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Having Cancer Doesn’t Mean You Can’t Do Cool Stuff

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Article

After cancer, taking baby steps towards stuff you want to do is what matters.

A man with a blue zip up hoodie smiling; Burt Rosen encourages other patients with cancer to take baby steps towards stuff they want to do.

When you are diagnosed, and go through treatments and surgeries, you often fall into a “Woe is me” mode (and deservedly so). It’s very easy to focus on the things you’ve always done and now question whether you still can.

I was a mountain climber and a rock climber, went backpacking and hiked the hardest hikes I could find. When my treatments started (and by treatments, I include everything from chemo to meds, surgeries, supplements, acupuncture, meditation, etc.) I lost my energy and “being in shape-ness.” Worst of all, I started to lose some of my desire to do things.

Now, me being me, losing desire is not something I want to do or will allow myself to do. So, I launched a new program just for Burt. I call it my “I Can Do It” program, or ICDI for short (and feel free to steal the idea!).

I realized that I don’t need to summit a mountain tomorrow. But what I do need is to start proving to myself that I can get there eventually.

The things I’ve done since I’ve launched my ICDI program:

  • I rejoined my gym (guess what? I rarely go now just like pre-diagnosis, but that’s not important. I took the step to rejoin!).
  • Early on after a major liver surgery, I took a day and drove to the beach and back by myself on the same day. I drove about three hours round trip and stayed at the beach for a few hours, all by myself.
  • I went on a 7.5-mile hike, again, by myself.
  • In a more radical bout of ICDI-ness, I took a 1,800-mile, 10-day solo road trip: Portland, OR (my home), Coeur D’Alene, ID, four nights of solo camping and hiking at Glacier National Park, MT, Banff, Canada for a conference, Spokane, WA, and home. It was an amazing trip that proved to me that I am much more capable than I realized!
  • I took a 2,400 solo road trip to Los Angeles from Portland for a conference about Neuroendocrine Tumors (one of my cancers), saw my incredible in-laws (Ted and Carolyn), went to a Chargers game with my son (talk about pain), saw friends in the Bay Area and drove home.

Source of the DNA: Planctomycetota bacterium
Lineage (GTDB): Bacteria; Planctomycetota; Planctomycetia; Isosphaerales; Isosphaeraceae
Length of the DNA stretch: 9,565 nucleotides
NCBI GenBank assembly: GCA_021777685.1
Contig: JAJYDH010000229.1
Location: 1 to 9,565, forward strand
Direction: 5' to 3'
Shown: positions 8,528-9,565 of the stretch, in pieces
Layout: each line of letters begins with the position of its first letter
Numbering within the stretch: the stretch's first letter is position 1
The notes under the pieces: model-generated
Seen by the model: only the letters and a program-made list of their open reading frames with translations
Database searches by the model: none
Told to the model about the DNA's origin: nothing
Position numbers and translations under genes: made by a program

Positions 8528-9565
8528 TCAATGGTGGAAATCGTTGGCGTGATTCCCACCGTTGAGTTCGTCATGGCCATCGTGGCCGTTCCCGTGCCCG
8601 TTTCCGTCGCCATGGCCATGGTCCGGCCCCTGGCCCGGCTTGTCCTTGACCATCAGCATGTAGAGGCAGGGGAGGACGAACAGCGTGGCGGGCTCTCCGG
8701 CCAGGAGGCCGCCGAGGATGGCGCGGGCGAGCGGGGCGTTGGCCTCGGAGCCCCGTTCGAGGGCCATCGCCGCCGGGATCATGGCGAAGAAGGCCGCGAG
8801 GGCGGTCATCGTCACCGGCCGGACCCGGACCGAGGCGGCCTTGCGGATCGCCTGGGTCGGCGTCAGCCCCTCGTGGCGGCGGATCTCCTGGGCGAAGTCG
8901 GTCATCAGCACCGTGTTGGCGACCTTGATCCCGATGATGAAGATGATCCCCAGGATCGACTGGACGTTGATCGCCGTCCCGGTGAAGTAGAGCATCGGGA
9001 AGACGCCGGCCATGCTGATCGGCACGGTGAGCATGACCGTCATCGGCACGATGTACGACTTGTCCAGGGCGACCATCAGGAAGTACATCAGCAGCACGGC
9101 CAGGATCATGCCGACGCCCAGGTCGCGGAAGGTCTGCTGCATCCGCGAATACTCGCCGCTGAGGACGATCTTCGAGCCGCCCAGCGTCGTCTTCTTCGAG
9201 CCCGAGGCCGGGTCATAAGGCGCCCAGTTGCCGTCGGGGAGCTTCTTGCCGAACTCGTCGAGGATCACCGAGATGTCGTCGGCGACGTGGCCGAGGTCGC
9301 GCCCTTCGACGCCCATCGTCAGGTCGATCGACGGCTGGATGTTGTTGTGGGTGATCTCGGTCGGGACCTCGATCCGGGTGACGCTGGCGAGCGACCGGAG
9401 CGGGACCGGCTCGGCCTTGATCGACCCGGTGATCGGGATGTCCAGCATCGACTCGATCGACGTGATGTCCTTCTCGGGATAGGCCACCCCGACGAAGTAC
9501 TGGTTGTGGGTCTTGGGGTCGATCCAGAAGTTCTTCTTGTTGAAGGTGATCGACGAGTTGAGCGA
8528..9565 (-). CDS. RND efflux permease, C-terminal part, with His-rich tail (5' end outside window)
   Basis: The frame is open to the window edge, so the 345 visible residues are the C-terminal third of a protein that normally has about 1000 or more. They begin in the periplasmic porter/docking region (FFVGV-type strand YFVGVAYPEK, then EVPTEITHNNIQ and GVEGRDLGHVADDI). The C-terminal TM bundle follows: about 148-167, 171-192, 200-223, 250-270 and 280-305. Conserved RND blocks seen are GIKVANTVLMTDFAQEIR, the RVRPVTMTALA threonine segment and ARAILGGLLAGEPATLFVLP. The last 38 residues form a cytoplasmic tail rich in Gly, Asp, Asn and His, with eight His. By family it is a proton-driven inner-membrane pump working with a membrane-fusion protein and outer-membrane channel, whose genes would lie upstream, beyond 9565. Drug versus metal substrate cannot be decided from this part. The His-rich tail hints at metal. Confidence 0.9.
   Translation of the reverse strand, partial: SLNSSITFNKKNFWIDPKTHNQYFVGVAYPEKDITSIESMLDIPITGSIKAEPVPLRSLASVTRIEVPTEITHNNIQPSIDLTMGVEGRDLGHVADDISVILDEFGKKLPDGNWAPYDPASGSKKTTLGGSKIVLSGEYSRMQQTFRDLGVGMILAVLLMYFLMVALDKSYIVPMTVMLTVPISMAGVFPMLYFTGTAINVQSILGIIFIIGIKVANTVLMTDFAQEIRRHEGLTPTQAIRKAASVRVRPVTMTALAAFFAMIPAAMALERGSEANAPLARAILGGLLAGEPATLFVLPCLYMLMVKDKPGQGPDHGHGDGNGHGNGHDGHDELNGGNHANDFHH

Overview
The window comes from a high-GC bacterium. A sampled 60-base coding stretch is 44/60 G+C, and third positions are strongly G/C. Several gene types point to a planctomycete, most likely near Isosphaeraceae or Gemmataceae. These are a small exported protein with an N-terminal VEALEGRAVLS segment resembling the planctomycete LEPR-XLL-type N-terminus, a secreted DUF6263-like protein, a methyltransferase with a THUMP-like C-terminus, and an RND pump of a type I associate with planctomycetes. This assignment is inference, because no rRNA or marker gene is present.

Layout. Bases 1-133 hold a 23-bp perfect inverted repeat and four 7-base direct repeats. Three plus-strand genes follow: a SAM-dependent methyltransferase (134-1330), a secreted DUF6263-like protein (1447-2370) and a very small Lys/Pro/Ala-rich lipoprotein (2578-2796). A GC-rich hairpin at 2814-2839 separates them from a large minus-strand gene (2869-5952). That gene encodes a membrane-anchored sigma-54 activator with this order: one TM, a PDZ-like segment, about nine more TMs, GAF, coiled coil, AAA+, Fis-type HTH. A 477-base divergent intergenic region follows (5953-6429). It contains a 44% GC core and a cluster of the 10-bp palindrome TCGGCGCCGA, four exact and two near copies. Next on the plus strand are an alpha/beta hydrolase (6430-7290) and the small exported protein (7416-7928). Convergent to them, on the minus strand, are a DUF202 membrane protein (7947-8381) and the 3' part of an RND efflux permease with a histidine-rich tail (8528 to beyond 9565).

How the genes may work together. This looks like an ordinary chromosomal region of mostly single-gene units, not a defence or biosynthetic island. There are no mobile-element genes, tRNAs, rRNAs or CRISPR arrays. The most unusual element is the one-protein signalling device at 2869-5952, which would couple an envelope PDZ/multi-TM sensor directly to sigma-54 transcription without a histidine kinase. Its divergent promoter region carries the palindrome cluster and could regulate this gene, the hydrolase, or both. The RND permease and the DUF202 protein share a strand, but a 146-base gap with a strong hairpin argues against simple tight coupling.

• Recently, I went to New York City for two weeks to see friends and family.
  • Did a polar bear plunge one weekend in Southampton, NY.

OK, so why should you care about what I’ve done? You shouldn’t. We are all individuals and move at our own speeds (as we should). I don’t recommend that anyone take the ICDI adventures that I have. Here is what I recommend. You do you.

If you love golf, but can’t play 18, play nine. Can’t play nine? Play one. Can’t play one? Go to the practice range and hit as many as you want to. Don’t want to do that? Practice putting on a putting green in your living room.

Let’s say you love writing but aren’t up to writing the great American novel. Write a short story. Write a blog post, and if you really are struggling, write a Haiku.

I honestly feel like it's not about achieving your ultimate goal right away. It’s about proving to yourself that you can take the steps needed to get there one day.

All about the baby steps, one foot at a time, whatever saying you want to use. I think the key is to just do something, anything. As you begin doing stuff, no matter how small, not only will you feel great but you will see what you are truly capable of. You will prove to yourself (the most important person out there) that you can then take the next step. And knowing that you can do stuff is one of the most healing things that you can do.

Good luck! I’d love to hear about the steps you take!

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